Cameron Connors speaks with unearned authority in his review, doing a great disservice to Strollers Theatre's production and the theatre-going community at large. His prejudices and galling ignorance should have prevented the review from ever being published in its current form.
For example, I would love to add Kabuki puppetry to my resume, but no such thing exists. Perhaps Mr Connors could be forgiven for confusing Kabuki with bunraku -- for indeed there is cross-pollination between them -- but doing so would require us to believe that Mr Connors knows what bunraku puppetry is. He clearly does not, for if he did, no such comparison would have been made. Shockingly, he uses his ignorance to bolster his weak thesis that the production has a strong East Asian aesthetic.
This thesis has almost no basis in reality. The musicians may use some instruments not native to Western culture, but that does not automatically make the music itself "East Asian". (I'd like to ask Mr Connors if he thinks that "Norwegian Wood" is Indian because it includes a sitar.)
I would also suggest that Mr Connors take a closer look at actual Japanese prints of cherry blossoms before equating the suggestively rendered trees on parts of the set with them. (Full disclosure: they were modeled on actual trees -- none of them cherry trees -- in an actual Madison location.)
Mr Connors' continued focus on the supposed "East Asian aesthetic" is aggravating because he uses it to complain that the obviously non-Asian costuming for the show is "confusing" by comparison. It is only confusing to Mr Connors because he is too tunnel-visioned to appreciate that there is more in heaven and earth than is dreamt of in his quaintly limited and highly prejudiced philosophy.
His prejudices are on full display when he announces that it is also "confusing" that the part of Oberon is played by a woman. Firstly, Strollers' production is far from the first one to have a woman play the part. In drag. Secondly, Mr Connors makes it clear that he finds it "confusing" because he entered the theatre expecting the common double-casting of Theseus and Oberon. Mr Connors would have us feel disappointment and confusion whenever our preconceived notions are challenged. However, it would have made more sense for Mr Connors to compare his observation that the fairie character of Puck is "pan-sexual" with the cross-gender casting of Puck's fairie King. However, such an observation would have required Mr Connors to have been paying attention to his own review.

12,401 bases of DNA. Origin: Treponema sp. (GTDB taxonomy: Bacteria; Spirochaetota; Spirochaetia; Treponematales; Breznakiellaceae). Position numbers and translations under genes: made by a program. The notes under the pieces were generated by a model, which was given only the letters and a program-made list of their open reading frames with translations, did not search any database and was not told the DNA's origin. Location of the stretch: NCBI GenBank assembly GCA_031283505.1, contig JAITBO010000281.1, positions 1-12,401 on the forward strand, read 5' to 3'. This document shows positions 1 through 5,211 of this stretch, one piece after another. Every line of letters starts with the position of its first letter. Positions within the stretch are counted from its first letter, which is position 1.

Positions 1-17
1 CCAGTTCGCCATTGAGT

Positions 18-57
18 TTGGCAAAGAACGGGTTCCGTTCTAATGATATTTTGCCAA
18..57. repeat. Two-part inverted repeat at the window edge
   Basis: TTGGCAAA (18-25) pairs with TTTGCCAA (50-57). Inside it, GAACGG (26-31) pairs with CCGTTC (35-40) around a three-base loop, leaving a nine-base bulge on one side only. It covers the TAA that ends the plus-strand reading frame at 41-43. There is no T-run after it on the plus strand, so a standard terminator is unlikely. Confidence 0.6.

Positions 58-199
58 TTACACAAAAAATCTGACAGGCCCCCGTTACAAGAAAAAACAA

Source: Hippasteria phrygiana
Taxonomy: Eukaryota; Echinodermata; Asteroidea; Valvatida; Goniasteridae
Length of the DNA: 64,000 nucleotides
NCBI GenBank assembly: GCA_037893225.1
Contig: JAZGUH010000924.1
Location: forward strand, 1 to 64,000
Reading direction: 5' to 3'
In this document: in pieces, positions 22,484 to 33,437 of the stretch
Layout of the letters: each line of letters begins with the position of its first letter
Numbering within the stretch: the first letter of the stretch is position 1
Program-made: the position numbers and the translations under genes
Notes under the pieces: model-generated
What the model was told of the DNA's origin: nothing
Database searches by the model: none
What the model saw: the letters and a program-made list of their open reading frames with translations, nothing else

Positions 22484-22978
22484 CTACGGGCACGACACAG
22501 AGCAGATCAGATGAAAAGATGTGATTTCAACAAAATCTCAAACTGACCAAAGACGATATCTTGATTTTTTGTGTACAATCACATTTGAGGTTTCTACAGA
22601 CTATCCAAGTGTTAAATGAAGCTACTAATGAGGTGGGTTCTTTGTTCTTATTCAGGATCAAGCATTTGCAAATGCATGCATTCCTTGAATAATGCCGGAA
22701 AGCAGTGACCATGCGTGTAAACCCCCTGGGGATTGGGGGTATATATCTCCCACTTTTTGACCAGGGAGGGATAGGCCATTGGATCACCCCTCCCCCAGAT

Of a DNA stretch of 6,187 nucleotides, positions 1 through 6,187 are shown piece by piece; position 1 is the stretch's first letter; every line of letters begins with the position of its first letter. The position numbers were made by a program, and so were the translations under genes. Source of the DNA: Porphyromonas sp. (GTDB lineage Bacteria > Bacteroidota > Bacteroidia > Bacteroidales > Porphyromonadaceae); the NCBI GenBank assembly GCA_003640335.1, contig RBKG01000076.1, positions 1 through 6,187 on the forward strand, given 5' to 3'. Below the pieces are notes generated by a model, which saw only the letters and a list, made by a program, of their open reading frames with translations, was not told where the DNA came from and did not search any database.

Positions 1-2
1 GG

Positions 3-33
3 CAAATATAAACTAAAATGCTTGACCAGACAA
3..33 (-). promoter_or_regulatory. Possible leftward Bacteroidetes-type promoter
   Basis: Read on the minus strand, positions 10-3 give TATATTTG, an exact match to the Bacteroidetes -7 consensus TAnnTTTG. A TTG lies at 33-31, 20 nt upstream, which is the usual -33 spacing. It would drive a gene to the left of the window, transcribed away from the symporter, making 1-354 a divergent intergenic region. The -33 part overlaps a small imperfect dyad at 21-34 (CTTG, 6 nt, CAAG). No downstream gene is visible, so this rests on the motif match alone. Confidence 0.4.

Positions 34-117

Mr Connors could even have taken some extra initiative and explored what the holiday of Midsummer actually meant to Shakespeare's audience with respect to gender roles, and how that might possibly be reflected in how the play was cast. (Did Mr Connors even notice that Oberon was not the only role cast against gender type?) Alas, that would have required some actual interest in both the play's source material and in enlightening the potential readers of his review.
Despite Isthmus' stated mission to serve its local community, it apparently does not care enough about the local Madison arts scene to send a qualified reviewer to a local theatre production. Nor does Isthmus appear to care enough about the quality of its content to run it through even the most cursory editorial process. I would rather Isthmus continue to blindly praise every national Broadway tour at the Overture Center and embarrassingly fawn over every APT show than to continue sneering at the Madison arts scene. Isthmus may believe that nothing interesting can come from local artists, but those of us that know better are tired of being subjected to its shallow celebrity- and cash-driven prejudices.